Jakarta Post 27th May
Using human rights to combat palm oil's hazards
Irene Hadiprayitno, Utrecht
The palm oil industry is not only popular in the discourse of biofuels, but it is also economically lucrative.
In Indonesia alone the industry covers 17 provinces, employing about 2 million workers. The industry has generated an income amounting to Rp 7.779 million.
However, while examining the situation at the grassroots level, the effect is to the contrary, rather than improving it is victimizing.
Millions of hectares of tropical forests have been burned to make way for oil palm plantations; an annual haze is being experienced by people living in the vicinity. According to Sawit Watch, Indonesia has increased its palm estates to 7.3 million hectares and is planning to expand the area by a further 20 million hectares -- an area the size of England, the Netherlands and Switzerland combined.
Moreover, the industry is also notoriously known as the cause of local conflicts. In January 2008, Sawit Watch monitored 513 conflicts between communities and companies. Some of these conflicts can be traced back to earlier land disputes.
Mostly, they are over land rights, but other disputes arise over compensation, unmet promises and smallholding arrangements.
The industry has also caused displacement, homelessness and morbidity. In Aceh, 360,000 people were displaced from their homes and 70 died as a result of floods in 2006, which have been a common problem in the region since oil palm plantations arrived.
At the grassroots level, regardless of how important the palm oil is for biodiesel production, the rising price does not affect peasants' income. Their salaries remain determined by the regional minimum wage scheme. In the case of North Barito, Central Kalimantan, one of the prominent palm oil plantations, it is only Rp. 876,536, an unreasonable amount compared to the selling price of crude palm oil, which was US$1135 per metric ton on Jan. 15, 2008.
Ideally, development should imply a structural improvement to people's ability to sustain their daily livelihoods. Indeed, not only are economies to be uplifted, but the people themselves.
Thus, both living standards and capabilities of those living at the grassroots should increase.
When designing a policy, a primary concern should be how to protect those affected by the consequences and, in particular, how to secure their entitlements within the execution of development policies. It is here we touch upon internationally accepted human rights standards and procedures.
Human rights pertaining to each and every human being constitutes a necessity for protecting people against hazards.
When combating hazards caused by the palm oil industry, one can refer to the United Nations' Declaration on the Right to Development adopted by the General Assembly in 1986. The declaration defines the right to development as an inalienable human right by virtue. Accordingly, every human and all peoples are entitled to participate in, contribute to and enjoy economic, social, cultural and political development so that all human rights and fundamental freedoms can be fully realized.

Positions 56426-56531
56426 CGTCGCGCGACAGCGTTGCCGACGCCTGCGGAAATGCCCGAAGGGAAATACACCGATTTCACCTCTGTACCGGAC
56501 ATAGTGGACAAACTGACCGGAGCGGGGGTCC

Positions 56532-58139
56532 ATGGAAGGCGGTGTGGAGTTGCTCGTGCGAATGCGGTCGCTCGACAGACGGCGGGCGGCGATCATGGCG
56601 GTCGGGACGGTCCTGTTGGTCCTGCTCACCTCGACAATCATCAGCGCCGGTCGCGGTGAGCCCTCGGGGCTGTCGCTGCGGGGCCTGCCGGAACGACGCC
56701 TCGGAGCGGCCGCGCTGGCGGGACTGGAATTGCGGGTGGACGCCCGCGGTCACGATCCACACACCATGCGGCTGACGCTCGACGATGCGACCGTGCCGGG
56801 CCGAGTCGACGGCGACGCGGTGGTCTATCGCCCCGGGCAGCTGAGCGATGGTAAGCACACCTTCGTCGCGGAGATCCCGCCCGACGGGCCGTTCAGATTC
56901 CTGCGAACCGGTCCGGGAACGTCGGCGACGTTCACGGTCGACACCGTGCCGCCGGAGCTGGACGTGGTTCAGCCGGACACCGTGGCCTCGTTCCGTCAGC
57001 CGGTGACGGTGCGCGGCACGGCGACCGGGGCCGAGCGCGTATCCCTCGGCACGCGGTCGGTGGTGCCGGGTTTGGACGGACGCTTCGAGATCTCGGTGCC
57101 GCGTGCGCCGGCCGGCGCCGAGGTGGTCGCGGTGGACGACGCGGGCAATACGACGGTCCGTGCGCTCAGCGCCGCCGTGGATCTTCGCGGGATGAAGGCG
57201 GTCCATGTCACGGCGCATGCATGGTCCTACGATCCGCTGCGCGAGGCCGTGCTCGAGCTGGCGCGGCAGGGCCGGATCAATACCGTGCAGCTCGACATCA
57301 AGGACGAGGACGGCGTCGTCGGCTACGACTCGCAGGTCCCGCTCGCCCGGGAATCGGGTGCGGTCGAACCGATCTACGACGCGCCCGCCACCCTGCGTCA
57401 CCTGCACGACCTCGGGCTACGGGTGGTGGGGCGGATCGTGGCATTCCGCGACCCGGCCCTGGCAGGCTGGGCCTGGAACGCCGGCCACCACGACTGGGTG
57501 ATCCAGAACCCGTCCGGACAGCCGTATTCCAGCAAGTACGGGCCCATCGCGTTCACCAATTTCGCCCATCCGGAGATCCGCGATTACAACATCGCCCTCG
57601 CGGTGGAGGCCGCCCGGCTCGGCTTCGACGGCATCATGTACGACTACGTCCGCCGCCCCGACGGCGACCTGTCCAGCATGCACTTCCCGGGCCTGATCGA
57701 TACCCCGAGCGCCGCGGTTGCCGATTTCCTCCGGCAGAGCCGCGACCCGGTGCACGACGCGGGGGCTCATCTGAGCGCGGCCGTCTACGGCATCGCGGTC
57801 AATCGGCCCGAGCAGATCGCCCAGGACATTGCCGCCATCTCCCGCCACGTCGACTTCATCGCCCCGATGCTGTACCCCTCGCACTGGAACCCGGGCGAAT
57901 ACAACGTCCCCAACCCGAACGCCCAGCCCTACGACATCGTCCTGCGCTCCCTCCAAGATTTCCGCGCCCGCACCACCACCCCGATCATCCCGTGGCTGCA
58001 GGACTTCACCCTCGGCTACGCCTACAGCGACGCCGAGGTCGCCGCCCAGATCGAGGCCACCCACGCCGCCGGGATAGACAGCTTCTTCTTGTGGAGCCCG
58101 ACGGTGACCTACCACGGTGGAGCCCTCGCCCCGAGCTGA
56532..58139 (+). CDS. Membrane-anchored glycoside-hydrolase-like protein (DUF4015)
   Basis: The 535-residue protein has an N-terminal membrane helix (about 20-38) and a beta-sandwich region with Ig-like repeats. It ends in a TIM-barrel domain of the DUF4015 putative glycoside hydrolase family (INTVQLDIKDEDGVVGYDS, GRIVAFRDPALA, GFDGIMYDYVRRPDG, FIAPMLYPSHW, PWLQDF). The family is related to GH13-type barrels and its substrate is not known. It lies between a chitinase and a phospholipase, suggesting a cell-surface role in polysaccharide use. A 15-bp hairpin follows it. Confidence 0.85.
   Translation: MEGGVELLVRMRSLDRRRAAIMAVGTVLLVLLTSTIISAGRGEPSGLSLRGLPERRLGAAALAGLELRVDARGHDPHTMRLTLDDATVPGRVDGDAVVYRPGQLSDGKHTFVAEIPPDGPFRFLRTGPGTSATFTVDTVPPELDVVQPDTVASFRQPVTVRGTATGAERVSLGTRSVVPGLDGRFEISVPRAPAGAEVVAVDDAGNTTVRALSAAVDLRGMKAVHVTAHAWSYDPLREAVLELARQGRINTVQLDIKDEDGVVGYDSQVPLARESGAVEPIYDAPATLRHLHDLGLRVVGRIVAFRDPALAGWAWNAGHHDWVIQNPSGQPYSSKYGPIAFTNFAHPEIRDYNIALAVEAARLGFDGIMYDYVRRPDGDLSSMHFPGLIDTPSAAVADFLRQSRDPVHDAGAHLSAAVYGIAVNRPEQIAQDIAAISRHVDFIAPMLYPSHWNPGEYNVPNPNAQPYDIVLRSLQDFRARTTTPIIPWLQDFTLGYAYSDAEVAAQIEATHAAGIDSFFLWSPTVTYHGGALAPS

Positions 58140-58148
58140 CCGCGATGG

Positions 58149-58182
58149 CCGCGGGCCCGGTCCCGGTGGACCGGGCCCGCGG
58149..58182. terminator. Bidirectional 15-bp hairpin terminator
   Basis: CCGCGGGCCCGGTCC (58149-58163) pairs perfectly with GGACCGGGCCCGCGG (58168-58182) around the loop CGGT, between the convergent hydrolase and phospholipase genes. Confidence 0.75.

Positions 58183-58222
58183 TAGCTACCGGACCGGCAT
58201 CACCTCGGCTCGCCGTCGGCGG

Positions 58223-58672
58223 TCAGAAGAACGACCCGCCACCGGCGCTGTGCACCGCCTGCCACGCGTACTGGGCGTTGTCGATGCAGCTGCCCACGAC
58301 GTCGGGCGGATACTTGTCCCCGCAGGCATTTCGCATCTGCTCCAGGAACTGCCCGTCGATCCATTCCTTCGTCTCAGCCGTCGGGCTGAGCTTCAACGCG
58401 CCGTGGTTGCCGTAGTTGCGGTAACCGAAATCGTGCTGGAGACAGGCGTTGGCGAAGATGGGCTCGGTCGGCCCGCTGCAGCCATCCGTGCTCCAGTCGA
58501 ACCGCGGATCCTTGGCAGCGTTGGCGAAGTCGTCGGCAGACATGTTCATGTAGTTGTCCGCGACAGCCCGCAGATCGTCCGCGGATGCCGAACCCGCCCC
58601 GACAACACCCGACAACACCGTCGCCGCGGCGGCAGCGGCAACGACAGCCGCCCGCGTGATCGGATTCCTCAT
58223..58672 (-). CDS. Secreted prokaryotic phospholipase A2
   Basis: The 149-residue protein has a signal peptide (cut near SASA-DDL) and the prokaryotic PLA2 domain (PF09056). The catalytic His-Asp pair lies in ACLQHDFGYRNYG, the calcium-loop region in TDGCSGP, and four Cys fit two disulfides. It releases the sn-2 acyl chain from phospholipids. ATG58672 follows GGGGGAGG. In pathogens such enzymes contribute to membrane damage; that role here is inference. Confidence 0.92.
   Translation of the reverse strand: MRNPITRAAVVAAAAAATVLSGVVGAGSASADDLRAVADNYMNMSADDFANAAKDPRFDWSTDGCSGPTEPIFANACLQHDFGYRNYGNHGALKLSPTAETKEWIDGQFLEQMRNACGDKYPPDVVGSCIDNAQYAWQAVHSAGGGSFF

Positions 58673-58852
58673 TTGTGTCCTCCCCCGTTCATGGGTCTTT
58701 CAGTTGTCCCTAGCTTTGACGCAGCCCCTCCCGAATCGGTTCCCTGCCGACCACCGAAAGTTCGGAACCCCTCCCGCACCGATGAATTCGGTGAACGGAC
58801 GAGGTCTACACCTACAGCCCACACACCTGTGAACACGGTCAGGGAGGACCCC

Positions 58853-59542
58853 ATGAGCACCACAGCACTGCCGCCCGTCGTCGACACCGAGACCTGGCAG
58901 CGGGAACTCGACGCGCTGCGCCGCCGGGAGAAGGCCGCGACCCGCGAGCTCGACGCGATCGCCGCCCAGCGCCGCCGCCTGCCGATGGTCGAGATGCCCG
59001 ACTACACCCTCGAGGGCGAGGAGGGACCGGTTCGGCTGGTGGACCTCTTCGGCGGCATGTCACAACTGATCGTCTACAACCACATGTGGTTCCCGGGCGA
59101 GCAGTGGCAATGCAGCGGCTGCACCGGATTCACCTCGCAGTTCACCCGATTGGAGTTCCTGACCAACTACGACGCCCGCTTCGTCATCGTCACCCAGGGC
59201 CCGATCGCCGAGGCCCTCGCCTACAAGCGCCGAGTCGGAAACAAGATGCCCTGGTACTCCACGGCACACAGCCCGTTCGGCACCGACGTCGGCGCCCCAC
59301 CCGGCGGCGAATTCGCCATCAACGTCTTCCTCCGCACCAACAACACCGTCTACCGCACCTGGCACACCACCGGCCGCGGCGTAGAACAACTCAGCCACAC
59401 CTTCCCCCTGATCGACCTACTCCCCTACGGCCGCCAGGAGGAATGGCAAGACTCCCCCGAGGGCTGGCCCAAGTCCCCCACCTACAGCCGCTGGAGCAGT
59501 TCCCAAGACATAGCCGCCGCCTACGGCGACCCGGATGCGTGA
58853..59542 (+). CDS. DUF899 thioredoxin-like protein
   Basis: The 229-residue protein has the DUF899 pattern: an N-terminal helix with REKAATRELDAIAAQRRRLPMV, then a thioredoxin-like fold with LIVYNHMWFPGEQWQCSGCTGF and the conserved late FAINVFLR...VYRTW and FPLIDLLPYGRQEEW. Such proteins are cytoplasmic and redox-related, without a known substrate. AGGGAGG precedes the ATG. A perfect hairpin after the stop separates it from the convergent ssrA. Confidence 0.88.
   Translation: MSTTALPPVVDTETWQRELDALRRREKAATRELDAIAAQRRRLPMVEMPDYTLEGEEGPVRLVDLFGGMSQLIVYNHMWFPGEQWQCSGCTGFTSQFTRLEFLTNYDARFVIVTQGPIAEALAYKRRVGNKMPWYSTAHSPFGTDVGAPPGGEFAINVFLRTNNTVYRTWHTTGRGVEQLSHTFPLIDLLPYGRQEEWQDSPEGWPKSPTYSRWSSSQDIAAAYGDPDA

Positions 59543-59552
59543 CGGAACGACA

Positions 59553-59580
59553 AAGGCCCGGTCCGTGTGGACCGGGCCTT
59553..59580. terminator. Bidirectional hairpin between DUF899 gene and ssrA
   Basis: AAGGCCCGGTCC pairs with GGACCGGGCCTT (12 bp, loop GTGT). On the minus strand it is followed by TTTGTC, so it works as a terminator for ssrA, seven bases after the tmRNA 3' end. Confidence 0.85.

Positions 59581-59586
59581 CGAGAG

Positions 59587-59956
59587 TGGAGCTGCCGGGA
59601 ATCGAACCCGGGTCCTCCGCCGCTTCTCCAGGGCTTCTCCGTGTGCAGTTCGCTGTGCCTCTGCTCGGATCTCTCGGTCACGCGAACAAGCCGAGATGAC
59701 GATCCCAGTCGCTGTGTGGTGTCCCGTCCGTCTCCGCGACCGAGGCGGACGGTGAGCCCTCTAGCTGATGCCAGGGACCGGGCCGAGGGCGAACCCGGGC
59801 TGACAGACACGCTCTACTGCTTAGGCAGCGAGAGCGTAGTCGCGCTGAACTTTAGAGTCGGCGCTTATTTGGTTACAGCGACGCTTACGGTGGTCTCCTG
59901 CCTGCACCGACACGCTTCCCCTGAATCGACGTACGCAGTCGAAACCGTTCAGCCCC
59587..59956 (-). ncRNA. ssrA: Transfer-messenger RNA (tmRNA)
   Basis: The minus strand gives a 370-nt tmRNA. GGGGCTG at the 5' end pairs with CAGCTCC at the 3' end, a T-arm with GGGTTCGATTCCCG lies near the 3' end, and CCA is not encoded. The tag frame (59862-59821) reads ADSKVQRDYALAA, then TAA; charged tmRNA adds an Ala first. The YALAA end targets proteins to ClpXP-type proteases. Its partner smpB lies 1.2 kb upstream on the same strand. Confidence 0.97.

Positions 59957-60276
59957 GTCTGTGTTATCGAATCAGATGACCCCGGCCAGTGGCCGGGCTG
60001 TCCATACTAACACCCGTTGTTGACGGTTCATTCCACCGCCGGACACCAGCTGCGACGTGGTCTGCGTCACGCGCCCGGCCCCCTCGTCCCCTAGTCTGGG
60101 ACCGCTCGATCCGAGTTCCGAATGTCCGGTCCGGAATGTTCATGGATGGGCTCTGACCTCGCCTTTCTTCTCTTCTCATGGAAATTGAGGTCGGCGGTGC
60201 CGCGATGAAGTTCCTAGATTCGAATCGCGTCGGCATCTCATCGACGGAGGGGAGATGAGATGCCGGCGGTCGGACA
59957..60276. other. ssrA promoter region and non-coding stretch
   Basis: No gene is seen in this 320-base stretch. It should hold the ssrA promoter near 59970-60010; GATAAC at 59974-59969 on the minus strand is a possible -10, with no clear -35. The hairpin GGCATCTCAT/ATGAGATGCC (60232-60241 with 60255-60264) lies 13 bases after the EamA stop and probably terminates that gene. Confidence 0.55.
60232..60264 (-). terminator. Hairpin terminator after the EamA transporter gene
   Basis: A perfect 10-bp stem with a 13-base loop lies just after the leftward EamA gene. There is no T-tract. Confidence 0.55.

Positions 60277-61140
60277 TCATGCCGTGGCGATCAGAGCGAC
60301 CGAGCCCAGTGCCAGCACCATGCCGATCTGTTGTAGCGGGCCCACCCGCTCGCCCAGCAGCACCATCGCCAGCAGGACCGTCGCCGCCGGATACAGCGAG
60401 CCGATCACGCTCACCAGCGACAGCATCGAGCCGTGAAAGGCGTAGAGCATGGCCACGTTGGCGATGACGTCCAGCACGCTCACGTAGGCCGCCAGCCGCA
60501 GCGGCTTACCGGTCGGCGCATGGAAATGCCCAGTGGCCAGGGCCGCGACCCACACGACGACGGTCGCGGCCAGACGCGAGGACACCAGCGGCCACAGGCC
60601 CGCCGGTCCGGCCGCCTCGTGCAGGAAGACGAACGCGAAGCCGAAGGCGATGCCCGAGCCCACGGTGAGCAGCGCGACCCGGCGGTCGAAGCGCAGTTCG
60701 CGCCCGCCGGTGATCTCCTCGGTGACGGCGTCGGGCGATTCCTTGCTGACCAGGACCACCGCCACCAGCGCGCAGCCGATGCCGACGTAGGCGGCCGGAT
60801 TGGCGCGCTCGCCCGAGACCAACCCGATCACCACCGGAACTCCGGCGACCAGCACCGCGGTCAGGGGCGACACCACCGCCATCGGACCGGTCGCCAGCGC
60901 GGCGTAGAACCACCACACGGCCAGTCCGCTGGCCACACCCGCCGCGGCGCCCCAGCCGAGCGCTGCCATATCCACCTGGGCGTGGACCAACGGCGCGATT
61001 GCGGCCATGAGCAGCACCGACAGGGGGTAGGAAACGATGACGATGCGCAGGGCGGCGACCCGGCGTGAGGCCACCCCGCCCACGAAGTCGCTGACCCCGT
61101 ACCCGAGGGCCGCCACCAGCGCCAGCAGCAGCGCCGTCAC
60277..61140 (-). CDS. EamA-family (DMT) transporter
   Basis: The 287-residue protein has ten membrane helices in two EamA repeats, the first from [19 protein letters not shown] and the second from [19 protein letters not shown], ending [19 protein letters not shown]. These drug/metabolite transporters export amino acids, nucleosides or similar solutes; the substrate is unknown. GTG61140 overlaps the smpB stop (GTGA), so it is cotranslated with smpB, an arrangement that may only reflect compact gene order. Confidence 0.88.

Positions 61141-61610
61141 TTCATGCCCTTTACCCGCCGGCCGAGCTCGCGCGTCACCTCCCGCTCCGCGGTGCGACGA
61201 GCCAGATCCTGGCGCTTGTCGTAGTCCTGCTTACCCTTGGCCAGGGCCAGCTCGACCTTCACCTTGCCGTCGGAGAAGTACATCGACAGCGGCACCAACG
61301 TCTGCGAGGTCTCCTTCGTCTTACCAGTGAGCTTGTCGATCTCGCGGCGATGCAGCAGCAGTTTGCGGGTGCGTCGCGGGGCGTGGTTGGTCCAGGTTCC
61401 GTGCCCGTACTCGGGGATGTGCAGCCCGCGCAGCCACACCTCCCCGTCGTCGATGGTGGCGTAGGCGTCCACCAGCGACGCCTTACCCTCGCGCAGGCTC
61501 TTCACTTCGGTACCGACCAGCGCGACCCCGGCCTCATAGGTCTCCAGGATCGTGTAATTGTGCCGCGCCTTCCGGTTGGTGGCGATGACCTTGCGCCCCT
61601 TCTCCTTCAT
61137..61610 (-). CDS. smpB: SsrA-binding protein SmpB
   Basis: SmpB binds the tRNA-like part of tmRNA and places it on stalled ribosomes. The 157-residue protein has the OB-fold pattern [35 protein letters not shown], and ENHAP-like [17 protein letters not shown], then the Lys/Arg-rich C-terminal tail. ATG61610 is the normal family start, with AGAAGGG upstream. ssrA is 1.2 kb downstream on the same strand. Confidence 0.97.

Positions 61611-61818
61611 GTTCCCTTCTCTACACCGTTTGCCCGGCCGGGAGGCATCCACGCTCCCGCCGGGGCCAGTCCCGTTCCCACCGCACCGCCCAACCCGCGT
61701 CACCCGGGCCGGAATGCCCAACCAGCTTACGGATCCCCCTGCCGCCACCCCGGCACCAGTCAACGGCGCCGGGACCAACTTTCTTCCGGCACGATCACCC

Obviously, development is seen here as a process that encompasses economic, social, cultural and political aspects. This implies a structural uplifting of welfare and well-being, affecting not just infrastructure, but also human beings.
The declaration regards those affected by development policies as right-holders who have to be protected against losing their entitlements, a common situation in development hazards.
Accordingly, the right to development requires adopting favorable measures for development beneficiaries in the development process and for development victims to seek claims for compensation from development hazards.
The Indonesian government is responsible for implementing the right to development. However, rather than eradicating the hazard, they continues to comply with other interests rather than people. There are no appropriate measures allocated to deal with homelessness, degradation of health, morbidity or social conflict.
Instead the government recently adopted a forestry law, which provides a broad license for companies to exploit protected forests as long as they are willing to pay annual rental fees ranging between Rp 1.2 million (US$125) and Rp 3 million per hectare.
Notably, the law prioritizes companies over people, who are now more vulnerable to development hazards.
In the case of the palm oil industry, the Indonesian government not only denies access to compensation, but also fails to protect and respect peoples' entitlements by not taking actions to eradicate the hazards and adopting disincentive regulations.
Using human rights to combat hazards caused by the palm oil industry entails protecting people during the process and ensuring fairness in development distribution. From the peoples' perspective, this grants opportunities for legitimate claims addressing correlated obligations or duties. Thus, it stresses the opportunity to seek remedies and compensation in the case of development hazards.
The writer is a PhD Candidate at the Netherlands Institute of Human Rights, Utrecht University, writing on the topic of the right to development.